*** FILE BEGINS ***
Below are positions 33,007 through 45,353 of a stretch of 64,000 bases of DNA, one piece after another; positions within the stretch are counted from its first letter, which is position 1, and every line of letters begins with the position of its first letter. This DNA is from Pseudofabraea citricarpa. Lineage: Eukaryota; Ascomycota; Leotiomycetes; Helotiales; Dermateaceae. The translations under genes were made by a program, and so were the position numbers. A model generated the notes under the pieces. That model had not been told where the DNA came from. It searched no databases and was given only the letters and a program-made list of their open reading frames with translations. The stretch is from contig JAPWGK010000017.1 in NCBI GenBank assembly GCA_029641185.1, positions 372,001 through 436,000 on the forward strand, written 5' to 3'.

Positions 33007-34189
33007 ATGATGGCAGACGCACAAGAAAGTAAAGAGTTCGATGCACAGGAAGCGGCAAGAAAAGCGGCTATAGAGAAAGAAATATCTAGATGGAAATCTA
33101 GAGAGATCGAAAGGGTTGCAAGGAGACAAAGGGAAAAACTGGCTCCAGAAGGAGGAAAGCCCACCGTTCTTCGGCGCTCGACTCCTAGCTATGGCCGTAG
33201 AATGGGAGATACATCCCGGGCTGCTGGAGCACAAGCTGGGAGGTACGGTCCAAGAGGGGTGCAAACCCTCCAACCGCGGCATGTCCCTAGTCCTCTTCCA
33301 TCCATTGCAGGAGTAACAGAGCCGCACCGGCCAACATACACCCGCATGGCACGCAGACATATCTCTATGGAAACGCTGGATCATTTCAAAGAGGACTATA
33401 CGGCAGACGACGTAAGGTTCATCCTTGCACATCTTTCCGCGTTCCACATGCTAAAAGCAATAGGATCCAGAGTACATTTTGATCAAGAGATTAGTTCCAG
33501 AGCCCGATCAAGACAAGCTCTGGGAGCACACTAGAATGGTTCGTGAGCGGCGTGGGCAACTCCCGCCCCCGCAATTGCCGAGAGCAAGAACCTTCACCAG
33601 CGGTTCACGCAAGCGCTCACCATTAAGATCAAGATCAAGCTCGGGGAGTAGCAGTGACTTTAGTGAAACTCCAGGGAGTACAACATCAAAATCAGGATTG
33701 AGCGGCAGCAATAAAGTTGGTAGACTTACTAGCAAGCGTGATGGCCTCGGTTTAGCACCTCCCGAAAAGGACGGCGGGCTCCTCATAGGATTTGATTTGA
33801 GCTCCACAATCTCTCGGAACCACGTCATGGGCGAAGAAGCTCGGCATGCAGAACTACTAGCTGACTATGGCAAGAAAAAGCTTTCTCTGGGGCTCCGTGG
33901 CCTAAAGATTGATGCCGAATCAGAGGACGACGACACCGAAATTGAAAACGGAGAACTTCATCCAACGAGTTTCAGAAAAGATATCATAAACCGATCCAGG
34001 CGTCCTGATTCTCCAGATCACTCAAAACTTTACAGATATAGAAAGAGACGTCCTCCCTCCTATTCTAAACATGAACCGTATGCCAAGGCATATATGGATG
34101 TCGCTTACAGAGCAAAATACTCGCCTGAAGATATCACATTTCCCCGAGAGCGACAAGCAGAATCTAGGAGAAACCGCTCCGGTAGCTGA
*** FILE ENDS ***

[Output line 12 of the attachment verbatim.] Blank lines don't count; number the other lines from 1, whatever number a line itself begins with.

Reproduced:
33901 CCTAAAGATTGATGCCGAATCAGAGGACGACGACACCGAAATTGAAAACGGAGAACTTCATCCAACGAGTTTCAGAAAAGATATCATAAACCGATCCAGG